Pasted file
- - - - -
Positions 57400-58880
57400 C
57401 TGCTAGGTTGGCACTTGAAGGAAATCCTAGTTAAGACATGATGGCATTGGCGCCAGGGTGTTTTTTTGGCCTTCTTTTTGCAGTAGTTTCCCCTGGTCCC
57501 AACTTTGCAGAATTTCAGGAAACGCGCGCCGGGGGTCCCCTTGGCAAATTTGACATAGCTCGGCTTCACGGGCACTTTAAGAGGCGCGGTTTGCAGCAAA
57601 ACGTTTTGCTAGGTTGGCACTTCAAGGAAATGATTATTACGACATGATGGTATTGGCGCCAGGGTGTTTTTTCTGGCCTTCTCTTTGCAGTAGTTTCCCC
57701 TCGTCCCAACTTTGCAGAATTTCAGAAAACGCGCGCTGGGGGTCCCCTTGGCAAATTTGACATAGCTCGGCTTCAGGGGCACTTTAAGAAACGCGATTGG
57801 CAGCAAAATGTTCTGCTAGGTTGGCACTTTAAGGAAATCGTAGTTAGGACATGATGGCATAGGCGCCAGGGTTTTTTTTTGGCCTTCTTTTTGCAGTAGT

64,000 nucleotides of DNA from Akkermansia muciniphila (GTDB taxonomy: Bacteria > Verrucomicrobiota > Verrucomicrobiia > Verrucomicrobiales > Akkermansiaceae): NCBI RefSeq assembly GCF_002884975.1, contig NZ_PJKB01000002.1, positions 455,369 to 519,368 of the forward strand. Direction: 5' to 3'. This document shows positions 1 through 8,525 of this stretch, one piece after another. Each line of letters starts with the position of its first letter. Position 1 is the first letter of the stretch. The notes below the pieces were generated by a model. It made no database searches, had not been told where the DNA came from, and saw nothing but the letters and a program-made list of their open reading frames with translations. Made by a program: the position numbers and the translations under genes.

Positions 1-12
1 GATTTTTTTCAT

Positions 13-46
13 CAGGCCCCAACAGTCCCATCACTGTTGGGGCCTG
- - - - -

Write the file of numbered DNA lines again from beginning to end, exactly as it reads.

Positions 57400-58880
57400 C
57401 TGCTAGGTTGGCACTTGAAGGAAATCCTAGTTAAGACATGATGGCATTGGCGCCAGGGTGTTTTTTTGGCCTTCTTTTTGCAGTAGTTTCCCCTGGTCCC
57501 AACTTTGCAGAATTTCAGGAAACGCGCGCCGGGGGTCCCCTTGGCAAATTTGACATAGCTCGGCTTCACGGGCACTTTAAGAGGCGCGGTTTGCAGCAAA
57601 ACGTTTTGCTAGGTTGGCACTTCAAGGAAATGATTATTACGACATGATGGTATTGGCGCCAGGGTGTTTTTTCTGGCCTTCTCTTTGCAGTAGTTTCCCC
57701 TCGTCCCAACTTTGCAGAATTTCAGAAAACGCGCGCTGGGGGTCCCCTTGGCAAATTTGACATAGCTCGGCTTCAGGGGCACTTTAAGAAACGCGATTGG
57801 CAGCAAAATGTTCTGCTAGGTTGGCACTTTAAGGAAATCGTAGTTAGGACATGATGGCATAGGCGCCAGGGTTTTTTTTTGGCCTTCTTTTTGCAGTAGT

64,000 nucleotides of DNA from Akkermansia muciniphila (GTDB taxonomy: Bacteria > Verrucomicrobiota > Verrucomicrobiia > Verrucomicrobiales > Akkermansiaceae): NCBI RefSeq assembly GCF_002884975.1, contig NZ_PJKB01000002.1, positions 455,369 to 519,368 of the forward strand. Direction: 5' to 3'. This document shows positions 1 through 8,525 of this stretch, one piece after another. Each line of letters starts with the position of its first letter. Position 1 is the first letter of the stretch. The notes below the pieces were generated by a model. It made no database searches, had not been told where the DNA came from, and saw nothing but the letters and a program-made list of their open reading frames with translations. Made by a program: the position numbers and the translations under genes.

Positions 1-12
1 GATTTTTTTCAT

Positions 13-46
13 CAGGCCCCAACAGTCCCATCACTGTTGGGGCCTG